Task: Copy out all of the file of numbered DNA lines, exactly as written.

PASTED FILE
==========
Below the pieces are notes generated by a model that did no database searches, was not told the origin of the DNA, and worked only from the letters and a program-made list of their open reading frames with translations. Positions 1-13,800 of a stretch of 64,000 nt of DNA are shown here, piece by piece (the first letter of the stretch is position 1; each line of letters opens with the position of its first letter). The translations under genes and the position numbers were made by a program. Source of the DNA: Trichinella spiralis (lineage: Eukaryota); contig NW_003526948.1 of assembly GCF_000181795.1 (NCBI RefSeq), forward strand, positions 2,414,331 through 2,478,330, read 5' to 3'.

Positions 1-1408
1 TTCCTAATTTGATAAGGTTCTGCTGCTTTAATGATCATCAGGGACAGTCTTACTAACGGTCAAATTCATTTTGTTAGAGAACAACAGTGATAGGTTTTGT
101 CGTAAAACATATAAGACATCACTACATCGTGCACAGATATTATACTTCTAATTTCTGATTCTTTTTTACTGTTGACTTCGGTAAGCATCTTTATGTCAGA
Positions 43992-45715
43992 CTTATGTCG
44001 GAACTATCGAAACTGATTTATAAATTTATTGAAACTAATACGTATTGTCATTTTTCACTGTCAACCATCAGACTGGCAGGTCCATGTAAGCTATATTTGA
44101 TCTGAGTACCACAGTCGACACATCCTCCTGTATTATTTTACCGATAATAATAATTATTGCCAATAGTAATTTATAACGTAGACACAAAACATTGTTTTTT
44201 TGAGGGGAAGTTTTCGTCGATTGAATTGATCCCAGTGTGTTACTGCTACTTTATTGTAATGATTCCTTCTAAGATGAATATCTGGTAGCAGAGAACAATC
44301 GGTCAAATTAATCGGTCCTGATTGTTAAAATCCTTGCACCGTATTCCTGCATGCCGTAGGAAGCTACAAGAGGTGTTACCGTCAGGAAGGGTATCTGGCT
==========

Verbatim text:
Below the pieces are notes generated by a model that did no database searches, was not told the origin of the DNA, and worked only from the letters and a program-made list of their open reading frames with translations. Positions 1-13,800 of a stretch of 64,000 nt of DNA are shown here, piece by piece (the first letter of the stretch is position 1; each line of letters opens with the position of its first letter). The translations under genes and the position numbers were made by a program. Source of the DNA: Trichinella spiralis (lineage: Eukaryota); contig NW_003526948.1 of assembly GCF_000181795.1 (NCBI RefSeq), forward strand, positions 2,414,331 through 2,478,330, read 5' to 3'.

Positions 1-1408
1 TTCCTAATTTGATAAGGTTCTGCTGCTTTAATGATCATCAGGGACAGTCTTACTAACGGTCAAATTCATTTTGTTAGAGAACAACAGTGATAGGTTTTGT
101 CGTAAAACATATAAGACATCACTACATCGTGCACAGATATTATACTTCTAATTTCTGATTCTTTTTTACTGTTGACTTCGGTAAGCATCTTTATGTCAGA
Positions 43992-45715
43992 CTTATGTCG
44001 GAACTATCGAAACTGATTTATAAATTTATTGAAACTAATACGTATTGTCATTTTTCACTGTCAACCATCAGACTGGCAGGTCCATGTAAGCTATATTTGA
44101 TCTGAGTACCACAGTCGACACATCCTCCTGTATTATTTTACCGATAATAATAATTATTGCCAATAGTAATTTATAACGTAGACACAAAACATTGTTTTTT
44201 TGAGGGGAAGTTTTCGTCGATTGAATTGATCCCAGTGTGTTACTGCTACTTTATTGTAATGATTCCTTCTAAGATGAATATCTGGTAGCAGAGAACAATC
44301 GGTCAAATTAATCGGTCCTGATTGTTAAAATCCTTGCACCGTATTCCTGCATGCCGTAGGAAGCTACAAGAGGTGTTACCGTCAGGAAGGGTATCTGGCT